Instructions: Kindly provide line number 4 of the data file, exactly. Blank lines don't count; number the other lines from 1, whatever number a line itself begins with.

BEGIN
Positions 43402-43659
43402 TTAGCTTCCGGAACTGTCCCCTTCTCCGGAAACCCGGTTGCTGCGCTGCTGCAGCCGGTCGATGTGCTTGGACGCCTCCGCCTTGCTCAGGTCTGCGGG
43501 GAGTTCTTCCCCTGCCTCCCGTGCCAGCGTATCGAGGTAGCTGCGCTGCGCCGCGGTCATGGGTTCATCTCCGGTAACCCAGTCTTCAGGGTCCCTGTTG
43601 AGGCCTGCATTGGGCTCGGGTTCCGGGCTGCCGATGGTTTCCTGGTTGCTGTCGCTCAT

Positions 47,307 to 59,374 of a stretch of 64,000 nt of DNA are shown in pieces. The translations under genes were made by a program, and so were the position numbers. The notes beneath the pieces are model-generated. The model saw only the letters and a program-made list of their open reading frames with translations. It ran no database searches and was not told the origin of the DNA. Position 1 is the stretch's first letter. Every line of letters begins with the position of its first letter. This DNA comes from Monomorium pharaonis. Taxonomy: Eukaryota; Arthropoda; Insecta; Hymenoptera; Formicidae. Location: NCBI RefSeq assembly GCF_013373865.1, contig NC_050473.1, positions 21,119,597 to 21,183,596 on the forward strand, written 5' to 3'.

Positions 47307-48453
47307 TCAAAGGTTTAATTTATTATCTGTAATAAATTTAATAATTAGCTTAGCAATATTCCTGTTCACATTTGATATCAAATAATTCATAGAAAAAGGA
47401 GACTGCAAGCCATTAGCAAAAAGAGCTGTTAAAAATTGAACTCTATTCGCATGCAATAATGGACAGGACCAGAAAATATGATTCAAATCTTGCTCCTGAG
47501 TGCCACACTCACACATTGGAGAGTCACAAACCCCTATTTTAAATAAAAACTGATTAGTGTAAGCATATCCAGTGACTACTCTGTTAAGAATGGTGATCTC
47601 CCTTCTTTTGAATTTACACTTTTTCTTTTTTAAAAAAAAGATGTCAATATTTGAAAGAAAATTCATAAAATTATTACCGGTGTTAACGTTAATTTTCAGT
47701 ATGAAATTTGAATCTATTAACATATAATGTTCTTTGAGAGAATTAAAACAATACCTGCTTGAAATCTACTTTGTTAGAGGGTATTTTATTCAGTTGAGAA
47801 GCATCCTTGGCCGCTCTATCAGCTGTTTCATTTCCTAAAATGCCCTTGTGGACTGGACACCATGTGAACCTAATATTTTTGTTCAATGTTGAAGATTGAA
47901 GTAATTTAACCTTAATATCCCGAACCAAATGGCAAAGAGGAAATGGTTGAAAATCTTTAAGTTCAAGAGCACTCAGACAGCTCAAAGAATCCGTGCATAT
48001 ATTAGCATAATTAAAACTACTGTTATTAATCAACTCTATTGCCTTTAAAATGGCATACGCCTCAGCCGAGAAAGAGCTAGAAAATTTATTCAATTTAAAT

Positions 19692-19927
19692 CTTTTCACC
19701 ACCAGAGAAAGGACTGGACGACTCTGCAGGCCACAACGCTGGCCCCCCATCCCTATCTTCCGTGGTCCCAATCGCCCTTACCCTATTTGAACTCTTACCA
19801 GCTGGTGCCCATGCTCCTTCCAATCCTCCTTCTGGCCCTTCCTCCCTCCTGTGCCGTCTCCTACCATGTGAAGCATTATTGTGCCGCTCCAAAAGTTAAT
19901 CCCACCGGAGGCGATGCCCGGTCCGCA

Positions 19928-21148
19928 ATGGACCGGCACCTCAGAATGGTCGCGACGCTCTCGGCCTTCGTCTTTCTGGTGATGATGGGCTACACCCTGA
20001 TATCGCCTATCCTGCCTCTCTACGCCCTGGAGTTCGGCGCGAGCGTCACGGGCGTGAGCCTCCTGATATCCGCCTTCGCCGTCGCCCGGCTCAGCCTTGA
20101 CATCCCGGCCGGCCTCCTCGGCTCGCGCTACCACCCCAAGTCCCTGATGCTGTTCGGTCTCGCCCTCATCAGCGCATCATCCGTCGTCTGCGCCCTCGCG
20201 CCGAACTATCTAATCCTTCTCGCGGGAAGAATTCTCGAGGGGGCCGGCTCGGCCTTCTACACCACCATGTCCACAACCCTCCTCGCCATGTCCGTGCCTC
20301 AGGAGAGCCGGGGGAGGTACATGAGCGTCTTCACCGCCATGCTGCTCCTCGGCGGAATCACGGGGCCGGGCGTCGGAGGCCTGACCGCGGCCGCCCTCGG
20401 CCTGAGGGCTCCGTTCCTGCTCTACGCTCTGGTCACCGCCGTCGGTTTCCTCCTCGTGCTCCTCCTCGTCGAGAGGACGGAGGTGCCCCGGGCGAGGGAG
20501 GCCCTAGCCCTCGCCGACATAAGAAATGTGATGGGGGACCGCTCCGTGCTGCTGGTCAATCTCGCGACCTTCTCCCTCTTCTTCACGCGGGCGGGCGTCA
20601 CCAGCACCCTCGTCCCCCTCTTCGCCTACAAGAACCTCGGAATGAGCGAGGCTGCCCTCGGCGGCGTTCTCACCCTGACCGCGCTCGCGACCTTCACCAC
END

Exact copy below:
43601 AGGCCTGCATTGGGCTCGGGTTCCGGGCTGCCGATGGTTTCCTGGTTGCTGTCGCTCAT